Technology can truly be game changing. It can help social enterprises work across larger geographies and provide more innovative products (specifically designed for particular sub-populations) with the very same field forces. Rich demographic data can be collected and then mined for insights while developing new product offerings. Loans can be provided in less than 2 days with more rigorous credit checks than before. Overdue loans can be identified and collected within 24 hours. Field agents can be empowered to explain complex products (like insurance and pension) and topics (like solar energy versus kerosene) with the help of multimedia content. Microfinance could go from being transaction-based to being a kind of private banking for the poor. Technology could help field agents to provide end customers with customized advisory for their individual context to enable them to climb out of poverty.

3 years ago, when we started Artoo, we wanted to create technology that works in the field; technology that is especially designed for social enterprises; technology that is intuitive enough to be inviting even for users with no previous exposure to computer education. We wanted to treat social enterprises as mainstream and marketable. However, given that social enterprises have had more than their fair share of disappointing brushes with technology it is difficult for them to take a leap of faith and experiment with new ideas. In the early stages only the visionaries will agree to pilots. And we are enormously grateful for their trust.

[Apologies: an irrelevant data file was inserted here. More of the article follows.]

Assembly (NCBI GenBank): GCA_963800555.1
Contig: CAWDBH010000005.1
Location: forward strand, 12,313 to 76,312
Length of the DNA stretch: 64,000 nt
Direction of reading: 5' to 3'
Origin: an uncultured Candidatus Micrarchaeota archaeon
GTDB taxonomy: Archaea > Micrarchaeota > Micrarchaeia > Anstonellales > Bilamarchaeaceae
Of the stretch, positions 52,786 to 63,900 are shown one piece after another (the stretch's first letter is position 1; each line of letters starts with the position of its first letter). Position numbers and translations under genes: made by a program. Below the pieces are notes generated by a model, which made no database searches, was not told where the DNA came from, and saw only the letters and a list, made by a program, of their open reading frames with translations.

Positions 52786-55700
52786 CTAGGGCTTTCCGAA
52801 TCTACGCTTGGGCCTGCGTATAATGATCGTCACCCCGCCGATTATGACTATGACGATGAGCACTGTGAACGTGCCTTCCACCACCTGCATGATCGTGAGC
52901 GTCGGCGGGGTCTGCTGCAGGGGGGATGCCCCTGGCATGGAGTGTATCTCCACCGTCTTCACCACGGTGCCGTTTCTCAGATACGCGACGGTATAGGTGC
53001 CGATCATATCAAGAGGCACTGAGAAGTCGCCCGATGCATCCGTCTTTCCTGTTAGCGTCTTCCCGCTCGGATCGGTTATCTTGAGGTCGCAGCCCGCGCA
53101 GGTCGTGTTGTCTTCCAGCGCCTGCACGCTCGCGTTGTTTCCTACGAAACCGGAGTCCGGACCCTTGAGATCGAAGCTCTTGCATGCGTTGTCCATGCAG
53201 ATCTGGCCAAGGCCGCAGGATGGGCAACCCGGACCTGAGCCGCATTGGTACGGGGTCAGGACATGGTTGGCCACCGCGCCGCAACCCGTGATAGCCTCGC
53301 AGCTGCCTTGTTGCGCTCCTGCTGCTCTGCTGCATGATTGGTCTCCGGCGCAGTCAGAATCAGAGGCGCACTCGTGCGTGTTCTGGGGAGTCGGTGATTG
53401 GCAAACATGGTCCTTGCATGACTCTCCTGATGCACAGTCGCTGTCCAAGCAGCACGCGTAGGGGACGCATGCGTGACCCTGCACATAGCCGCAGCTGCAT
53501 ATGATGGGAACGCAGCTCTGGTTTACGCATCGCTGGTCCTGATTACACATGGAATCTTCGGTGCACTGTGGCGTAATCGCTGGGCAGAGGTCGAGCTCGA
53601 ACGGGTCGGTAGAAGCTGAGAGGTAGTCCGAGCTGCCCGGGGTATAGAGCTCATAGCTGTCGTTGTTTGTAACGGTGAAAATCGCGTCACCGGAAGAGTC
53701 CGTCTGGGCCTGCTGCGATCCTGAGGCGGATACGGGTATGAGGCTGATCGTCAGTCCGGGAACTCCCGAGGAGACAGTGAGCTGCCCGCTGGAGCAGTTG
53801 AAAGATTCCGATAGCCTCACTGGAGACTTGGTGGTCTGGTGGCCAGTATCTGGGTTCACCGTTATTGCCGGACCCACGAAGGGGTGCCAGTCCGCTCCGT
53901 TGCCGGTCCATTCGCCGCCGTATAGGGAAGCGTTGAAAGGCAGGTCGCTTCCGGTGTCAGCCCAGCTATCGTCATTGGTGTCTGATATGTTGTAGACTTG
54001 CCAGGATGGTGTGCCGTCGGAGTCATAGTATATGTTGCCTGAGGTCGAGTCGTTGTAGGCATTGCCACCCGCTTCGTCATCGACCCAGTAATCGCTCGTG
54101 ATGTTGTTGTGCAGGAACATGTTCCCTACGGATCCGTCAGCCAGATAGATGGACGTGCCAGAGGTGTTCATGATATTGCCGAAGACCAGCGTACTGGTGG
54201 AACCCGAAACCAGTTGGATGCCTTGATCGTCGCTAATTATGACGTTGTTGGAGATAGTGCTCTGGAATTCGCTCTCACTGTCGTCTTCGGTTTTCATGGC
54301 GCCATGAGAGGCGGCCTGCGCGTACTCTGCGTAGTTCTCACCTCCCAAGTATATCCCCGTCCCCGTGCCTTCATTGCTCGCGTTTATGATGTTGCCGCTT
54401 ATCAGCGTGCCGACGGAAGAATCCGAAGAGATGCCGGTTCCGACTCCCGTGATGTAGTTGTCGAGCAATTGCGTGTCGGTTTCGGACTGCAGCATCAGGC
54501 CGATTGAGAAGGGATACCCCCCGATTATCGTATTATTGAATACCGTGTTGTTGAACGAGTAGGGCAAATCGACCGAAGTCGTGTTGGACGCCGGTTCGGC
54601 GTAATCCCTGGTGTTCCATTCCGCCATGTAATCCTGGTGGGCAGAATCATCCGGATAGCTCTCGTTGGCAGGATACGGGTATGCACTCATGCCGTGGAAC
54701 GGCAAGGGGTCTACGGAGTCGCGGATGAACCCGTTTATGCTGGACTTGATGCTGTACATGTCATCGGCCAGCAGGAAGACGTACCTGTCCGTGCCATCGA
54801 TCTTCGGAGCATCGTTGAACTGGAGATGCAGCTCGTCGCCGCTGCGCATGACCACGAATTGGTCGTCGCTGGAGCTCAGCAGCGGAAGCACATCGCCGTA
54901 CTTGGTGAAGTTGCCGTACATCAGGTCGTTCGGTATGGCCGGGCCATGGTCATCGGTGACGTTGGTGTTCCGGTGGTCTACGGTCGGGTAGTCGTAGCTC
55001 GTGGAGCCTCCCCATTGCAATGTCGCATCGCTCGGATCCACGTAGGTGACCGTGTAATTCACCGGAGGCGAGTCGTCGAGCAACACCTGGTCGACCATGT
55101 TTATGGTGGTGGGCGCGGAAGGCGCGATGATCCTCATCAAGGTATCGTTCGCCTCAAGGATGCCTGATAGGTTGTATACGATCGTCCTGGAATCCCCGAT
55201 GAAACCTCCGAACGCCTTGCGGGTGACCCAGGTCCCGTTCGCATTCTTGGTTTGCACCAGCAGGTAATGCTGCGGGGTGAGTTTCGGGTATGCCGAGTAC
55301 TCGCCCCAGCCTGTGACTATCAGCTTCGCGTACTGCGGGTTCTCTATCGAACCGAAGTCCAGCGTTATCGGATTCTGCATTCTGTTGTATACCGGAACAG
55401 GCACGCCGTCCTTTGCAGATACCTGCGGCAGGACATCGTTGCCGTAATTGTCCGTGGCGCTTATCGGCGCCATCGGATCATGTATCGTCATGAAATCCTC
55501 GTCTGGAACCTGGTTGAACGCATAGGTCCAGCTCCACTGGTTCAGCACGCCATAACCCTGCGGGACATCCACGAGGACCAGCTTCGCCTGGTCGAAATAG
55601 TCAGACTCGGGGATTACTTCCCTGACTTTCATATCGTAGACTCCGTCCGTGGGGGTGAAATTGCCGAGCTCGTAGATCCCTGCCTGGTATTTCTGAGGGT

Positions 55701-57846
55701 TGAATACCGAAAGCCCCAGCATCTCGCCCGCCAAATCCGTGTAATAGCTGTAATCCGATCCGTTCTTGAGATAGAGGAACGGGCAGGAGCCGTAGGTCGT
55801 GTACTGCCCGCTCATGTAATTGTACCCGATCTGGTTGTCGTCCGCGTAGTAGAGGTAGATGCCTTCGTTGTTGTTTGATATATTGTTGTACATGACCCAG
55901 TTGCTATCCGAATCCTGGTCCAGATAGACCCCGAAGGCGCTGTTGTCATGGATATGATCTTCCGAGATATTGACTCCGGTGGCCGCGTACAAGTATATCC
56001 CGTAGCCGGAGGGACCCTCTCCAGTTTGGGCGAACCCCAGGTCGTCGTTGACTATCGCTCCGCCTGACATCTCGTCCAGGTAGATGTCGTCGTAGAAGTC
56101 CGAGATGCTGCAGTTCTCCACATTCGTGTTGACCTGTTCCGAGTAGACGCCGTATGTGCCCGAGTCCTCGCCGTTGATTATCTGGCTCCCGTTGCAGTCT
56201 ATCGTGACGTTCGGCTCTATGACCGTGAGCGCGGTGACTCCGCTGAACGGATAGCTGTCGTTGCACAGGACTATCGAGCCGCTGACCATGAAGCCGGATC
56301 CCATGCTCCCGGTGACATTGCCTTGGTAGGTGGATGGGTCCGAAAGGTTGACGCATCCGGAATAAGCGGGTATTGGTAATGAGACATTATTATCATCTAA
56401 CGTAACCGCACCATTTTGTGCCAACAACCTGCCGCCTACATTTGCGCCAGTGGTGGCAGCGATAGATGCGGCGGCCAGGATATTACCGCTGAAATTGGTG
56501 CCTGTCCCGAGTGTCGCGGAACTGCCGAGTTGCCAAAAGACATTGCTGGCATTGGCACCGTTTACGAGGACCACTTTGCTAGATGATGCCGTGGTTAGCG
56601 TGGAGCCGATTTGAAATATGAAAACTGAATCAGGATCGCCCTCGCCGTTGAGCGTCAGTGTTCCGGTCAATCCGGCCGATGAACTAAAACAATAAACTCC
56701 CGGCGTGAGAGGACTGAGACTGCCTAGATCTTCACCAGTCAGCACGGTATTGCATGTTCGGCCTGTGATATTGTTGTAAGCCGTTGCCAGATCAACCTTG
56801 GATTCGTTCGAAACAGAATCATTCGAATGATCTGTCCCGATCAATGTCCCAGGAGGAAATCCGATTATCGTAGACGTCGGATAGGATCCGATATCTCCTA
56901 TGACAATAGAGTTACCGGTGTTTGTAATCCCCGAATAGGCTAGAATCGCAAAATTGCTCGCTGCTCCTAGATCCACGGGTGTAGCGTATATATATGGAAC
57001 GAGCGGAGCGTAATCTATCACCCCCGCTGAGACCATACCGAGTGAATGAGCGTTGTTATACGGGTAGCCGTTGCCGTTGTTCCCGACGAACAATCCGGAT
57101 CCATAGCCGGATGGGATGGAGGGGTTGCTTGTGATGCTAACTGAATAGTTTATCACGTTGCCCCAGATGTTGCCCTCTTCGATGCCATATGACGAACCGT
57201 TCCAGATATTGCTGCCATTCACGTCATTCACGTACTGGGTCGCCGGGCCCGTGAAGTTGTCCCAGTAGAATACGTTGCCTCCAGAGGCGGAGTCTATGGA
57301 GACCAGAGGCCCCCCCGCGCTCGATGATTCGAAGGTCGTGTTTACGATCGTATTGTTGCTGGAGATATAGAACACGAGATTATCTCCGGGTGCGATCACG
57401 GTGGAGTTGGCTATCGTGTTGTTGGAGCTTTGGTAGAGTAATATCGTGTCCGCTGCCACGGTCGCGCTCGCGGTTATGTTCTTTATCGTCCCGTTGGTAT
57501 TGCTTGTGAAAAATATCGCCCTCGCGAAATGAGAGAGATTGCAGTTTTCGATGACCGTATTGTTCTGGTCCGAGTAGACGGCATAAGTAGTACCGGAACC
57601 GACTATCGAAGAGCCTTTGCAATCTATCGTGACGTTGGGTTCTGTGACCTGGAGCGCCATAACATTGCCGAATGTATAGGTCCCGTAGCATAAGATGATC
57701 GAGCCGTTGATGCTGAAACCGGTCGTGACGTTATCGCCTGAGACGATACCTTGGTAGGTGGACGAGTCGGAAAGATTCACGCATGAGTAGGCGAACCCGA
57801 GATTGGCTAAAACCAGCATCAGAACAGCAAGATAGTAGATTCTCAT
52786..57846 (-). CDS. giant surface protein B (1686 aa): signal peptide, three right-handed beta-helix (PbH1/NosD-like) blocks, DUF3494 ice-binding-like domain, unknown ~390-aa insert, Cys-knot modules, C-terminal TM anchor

Our clients were amazed, at first, with the amount of time we spent in the field understanding their work and the lives of their end customers. But we had promised ourselves when we began that we would be true partners to the social enterprises we served. Artoo is to its clients as, in the StarWars universe, R2D2 is to Luke Skywalker; a loyal and resourceful companion for life.

But, our biggest challenge of all (and this is really surprising given that 75% of all graduates in India are engineers!) has been to find people. It has been incredibly hard for us to find engineers who want to code but not work for Google and in the social enterprise sector instead (and this is surprising, too, because growing up in a developing country ourselves, isn’t it only natural for us to care about development?). We are always on the look out for bright young engineers who are passionate about technology and about creating a social impact.

But, truthfully, being a millennial myself, I too grew up hearing things like: “Build something you want, however outrageous, and people will want it.” Reading blogs in Bangalore, I began to believe that, in the Silicon Valley, the sexier the interface, the more outrageous the idea, the better—and everyone would want it. I began to believe that you aren’t doing anything worthwhile unless you’re building a “consumer app” that has at least 1 million users (regardless of how expensive customer acquisition is). In all honesty, I also thought that developing technology for enterprises was for losers. It was boring, slow, and just needed to work. It didn’t have to be the most beautiful. It didn’t have to be the best. Before my summer internship at the MFI, I thought there was a clear hierarchy: consumer apps, enterprise apps, and then technology for social enterprises. Most engineers probably don’t even know the third bucket even exists. At least, I didn’t until my summer internship.